Harvard Students Push for University to Divest From Prisons

Via Colorlines | Shani Saxon

Black person's hand shown through prison cell bars.
A a brown hand in a cell at a prison in Louisiana.
Photo: Giles Clarke/Getty Images

Despite disappointing early efforts, student members of the Harvard Prison Divestment Campaign (HPDC) say they are committed to pushing Harvard University to stop investing in funds that support prisons and other related companies.

Back in February 2019, five of them—three of whom have family members who have been in prison—confronted university President Larry Bacow, NBC News reported Tuesday (September 3). They wanted him to quantify how much of Harvard’s nearly $40 billion endowment is invested in companies that profit from mass incarceration and commit to withdrawing those investment funds from prisons and the companies that profit off them. 

According to NBC:

All believed their school should not benefit financially from investments tied to America’s criminal justice system, which incarcerates more than 2 million people, about a third of them Black. Private prisons have faced criticism for being less safe for prisoners than government-run facilities and for having a financial interest in people being locked up for long stretches of time.

But the students say Bacow did not comply, and instead said that the school’s endowment—the largest in American academia—shouldn’t be used as a “political statement.” NBC reports. He went on to say that students want the school to divest “from all sorts of industries these days, including fast food and corn sweeteners.” 

Student Xitlalli Alvarez told NBC that Bacow’s response was “dismissive.” She continued, “It was as if he was equating our concern for the suffering of people in prison with corn syrup.”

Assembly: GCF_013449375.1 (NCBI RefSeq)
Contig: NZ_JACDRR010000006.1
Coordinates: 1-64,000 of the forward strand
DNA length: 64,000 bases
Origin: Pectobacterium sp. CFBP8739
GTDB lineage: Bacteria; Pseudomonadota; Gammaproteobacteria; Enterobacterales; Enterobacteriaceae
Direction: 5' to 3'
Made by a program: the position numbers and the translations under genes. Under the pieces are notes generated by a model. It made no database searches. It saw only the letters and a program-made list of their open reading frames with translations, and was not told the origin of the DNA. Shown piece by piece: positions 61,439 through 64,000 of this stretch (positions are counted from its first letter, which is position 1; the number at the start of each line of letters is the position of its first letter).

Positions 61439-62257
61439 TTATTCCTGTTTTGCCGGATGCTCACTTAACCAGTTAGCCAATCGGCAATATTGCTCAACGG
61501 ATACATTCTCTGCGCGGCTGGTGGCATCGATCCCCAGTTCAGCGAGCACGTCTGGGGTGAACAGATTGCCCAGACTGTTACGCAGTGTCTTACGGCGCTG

A spokesperson for Harvard told NBC that Bacow “appreciated the opportunity to meet with advocates for prison divestment” and offered to connect the students with the committee that makes decisions about Harvard’s endowment. The students say that meeting still hasn’t happened, but they have continued to organize and plan to hold protests about the issue during the fall semester.

Other college campuses around the country have taken more concrete steps to divest from prisons. Per NBC:

In 2015, Columbia University announced a policy of divesting from companies involved in the operation of private prisons and to stop making new investments in the industry, becoming the first U.S.-based university to do so. The pledge came after the Ivy League school created its own Center for Justice, tasked with reducing the nation’s reliance on incarceration by advancing alternative approaches to public safety.

Similarly, the University of California system fully divested from private prisons in 2015, and officials from Hampshire College in Amherst, Massachusetts, California State University, Los Angeles and Georgetown University told NBC they make a conscious effort to avoid investing in private prison corporations.

In a statement released to NBC, The GEO Group, the nation’s largest private prison firm, insisted that recent divestment efforts “are based on a false narrative and a deliberate mischaracterization of our role as a long-standing government services provider.”

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